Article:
Continued from the previous …….
Bhagavad Gita distinguishes between true karma and ritualistic rigmarole. Those who follow the scriptures more in letter than in spirit worry excessively about acquisition of material rewards in this life and in future lives. Thus, they remain tied with various ritualistic observances. But for a karma yogi, these practices are of little value. He renounces all selfish desires and offers his works to the Supreme, with utmost devotion. He accepts whatever comes his way, with an attitude of gratitude.
Krishna has advocated action without attachment. At the same time, he has cautioned against superficial control over activities and a false sense of detachment. It has been stated that he who regulates his organs of action outwardly, even while thinking of pleasures of objects of the senses, only cheats himself. He is a hypocrite. But the one who brings, through the mind, all his senses under control and engages the organs of action, without any attachment, on the path of selfless service, is a great man. The true spirit of detachment is when one not only restrains his outward activities, but also manages the desires which impel those actions.
Gita has further recognised the fact that sometimes it becomes very difficult to determine as to what is the appropriate action in a particular situation. But the one who has gained knowledge of the self, through the practice of karma yoga, does not suffer from any such confusion. He gets a clearer and a broader vision as his soul becomes a transparent channel of the Divine wisdom. He corresponds to a mirror reflecting the will of the Supreme. Through his illumined intelligence, he comes to know as to which action is in harmony with the cosmic purpose and, therefore, the right action. He can, then, easily decide as to, in the given circumstances, what work must be done and what work must be avoided. Spiritual realisation prompts ethical action.
Distraction is natural to human mind. Thoughts of anyone are scattered and endless. But those who traverse the path of karma yoga have firm determination and a clear goal. Having a resolute intellect, they focus on the goal with single-minded attention. Instead of worrying about favourable or unfavourable results, they concentrate only on doing a good job. They put in their best efforts and then leave the results to the will of the Divine. By preserving inner composure and paying proper attention to the work in hand, they certainly get better rewards.
Though engaged in all kinds of activities, the one who takes refuge in Ishvara, the Supreme Lord ; he reaches by His grace, the eternal and imperishable abode of the Divine. When one surrenders himself completely to the Supreme Lord, the individual consciousness expands itself to the vastness of the undifferentiated and timeless consciousness. In such a state of being, no one can think of doing any evil deed. Considering himself to be only an instrument in the hands of Ishvara, whatever one does, he does it for the great cosmic purpose of the Divine.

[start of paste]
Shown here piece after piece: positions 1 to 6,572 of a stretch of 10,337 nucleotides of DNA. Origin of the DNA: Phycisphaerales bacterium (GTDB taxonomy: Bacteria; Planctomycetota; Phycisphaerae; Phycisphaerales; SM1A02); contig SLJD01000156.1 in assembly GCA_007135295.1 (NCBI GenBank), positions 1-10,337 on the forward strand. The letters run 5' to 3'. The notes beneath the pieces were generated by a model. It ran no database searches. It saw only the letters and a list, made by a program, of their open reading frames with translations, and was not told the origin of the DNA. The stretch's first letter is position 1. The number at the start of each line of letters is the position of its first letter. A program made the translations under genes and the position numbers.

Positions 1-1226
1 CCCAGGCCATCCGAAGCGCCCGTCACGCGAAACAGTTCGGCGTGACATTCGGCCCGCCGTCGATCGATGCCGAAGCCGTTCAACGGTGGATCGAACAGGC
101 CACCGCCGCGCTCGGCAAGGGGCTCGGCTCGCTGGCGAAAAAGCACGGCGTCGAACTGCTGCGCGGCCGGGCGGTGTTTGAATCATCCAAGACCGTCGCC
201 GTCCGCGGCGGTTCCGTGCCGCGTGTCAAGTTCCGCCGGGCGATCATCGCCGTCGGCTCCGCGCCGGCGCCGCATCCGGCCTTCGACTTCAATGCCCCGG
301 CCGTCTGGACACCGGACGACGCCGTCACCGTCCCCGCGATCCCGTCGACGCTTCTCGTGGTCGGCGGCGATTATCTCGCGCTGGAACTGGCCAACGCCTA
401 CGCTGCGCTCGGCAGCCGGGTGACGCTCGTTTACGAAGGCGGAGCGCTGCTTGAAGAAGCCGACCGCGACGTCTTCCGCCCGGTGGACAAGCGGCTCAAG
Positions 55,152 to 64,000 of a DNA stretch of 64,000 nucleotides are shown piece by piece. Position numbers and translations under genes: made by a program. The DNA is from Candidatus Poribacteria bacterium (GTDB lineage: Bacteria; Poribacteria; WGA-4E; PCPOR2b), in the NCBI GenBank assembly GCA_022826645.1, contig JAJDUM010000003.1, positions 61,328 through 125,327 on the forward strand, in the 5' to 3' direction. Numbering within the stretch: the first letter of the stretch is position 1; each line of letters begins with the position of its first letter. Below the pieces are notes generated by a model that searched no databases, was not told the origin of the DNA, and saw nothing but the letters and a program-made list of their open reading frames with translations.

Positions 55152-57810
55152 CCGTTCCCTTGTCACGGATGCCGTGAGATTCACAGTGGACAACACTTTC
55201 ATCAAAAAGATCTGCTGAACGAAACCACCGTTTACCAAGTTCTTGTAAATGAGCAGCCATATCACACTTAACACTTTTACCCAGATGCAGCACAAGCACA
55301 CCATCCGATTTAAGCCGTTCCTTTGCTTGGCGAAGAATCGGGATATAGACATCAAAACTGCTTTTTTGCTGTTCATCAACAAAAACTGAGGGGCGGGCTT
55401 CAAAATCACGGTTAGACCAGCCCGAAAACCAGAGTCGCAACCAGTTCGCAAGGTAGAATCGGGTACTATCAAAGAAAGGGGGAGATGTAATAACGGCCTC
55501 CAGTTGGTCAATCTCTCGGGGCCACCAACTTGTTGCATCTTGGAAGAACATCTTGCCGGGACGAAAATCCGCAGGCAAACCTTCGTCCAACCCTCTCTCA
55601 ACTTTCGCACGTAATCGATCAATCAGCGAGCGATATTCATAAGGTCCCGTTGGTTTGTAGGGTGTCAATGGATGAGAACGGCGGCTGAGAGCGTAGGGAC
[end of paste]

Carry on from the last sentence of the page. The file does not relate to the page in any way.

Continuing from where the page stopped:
Attainment of perfection in karma yoga does not imply abandonment of work. The one who has realised the self through the practice of karma yoga, the freed soul, remains active even after becoming aware of his true nature. Instead of being prompted by any selfish desire, the actions of a perfected being are governed by his immortal self. As his sense of separateness gets eradicated, he works without the egoistic will. He surrenders himself to the will of the Supreme. Outwardly his conduct is the same as that of any other person. But inwardly he is fixed in purity, free from the dualities like pleasure and pain. As he has nothing to gain or loose by action or non-action, he works only for furtherance of the purpose of God. His actions are accompanied by inner joy and peace.
Krishna has specifically urged the learned, men of knowledge, to work in the spirit of karma yoga, for the betterment of the world. Their responsibility is more because common people always follow the great men in their footsteps. Instead of mere preaching, they have been called upon to set high standards of behaviour. They must lead by example. As the ignorant people work only from attachment to their work, similarly the learned should act without attachment, just for the benefit for the common masses. It has also been assured that one can certainly attain spiritual perfection by selflessly serving the society.
To conclude, karma yoga is that path of spiritual evolution which exhorts man to work without any attachment to the actions and their results. An aspirant for karma yoga dedicates all his actions to Ishvara and accepts all the results gladly, with a sense of gratitude. For him, unselfish performance of his duties is worship of the Supreme Lord. Karma yoga purifies the mind and enables one to realise his true nature. As a result, even amidst intense activity, one can experience inner peace and spontaneous joy. In other words, karma yoga is that manner of doing things which frees one from all stresses and strains.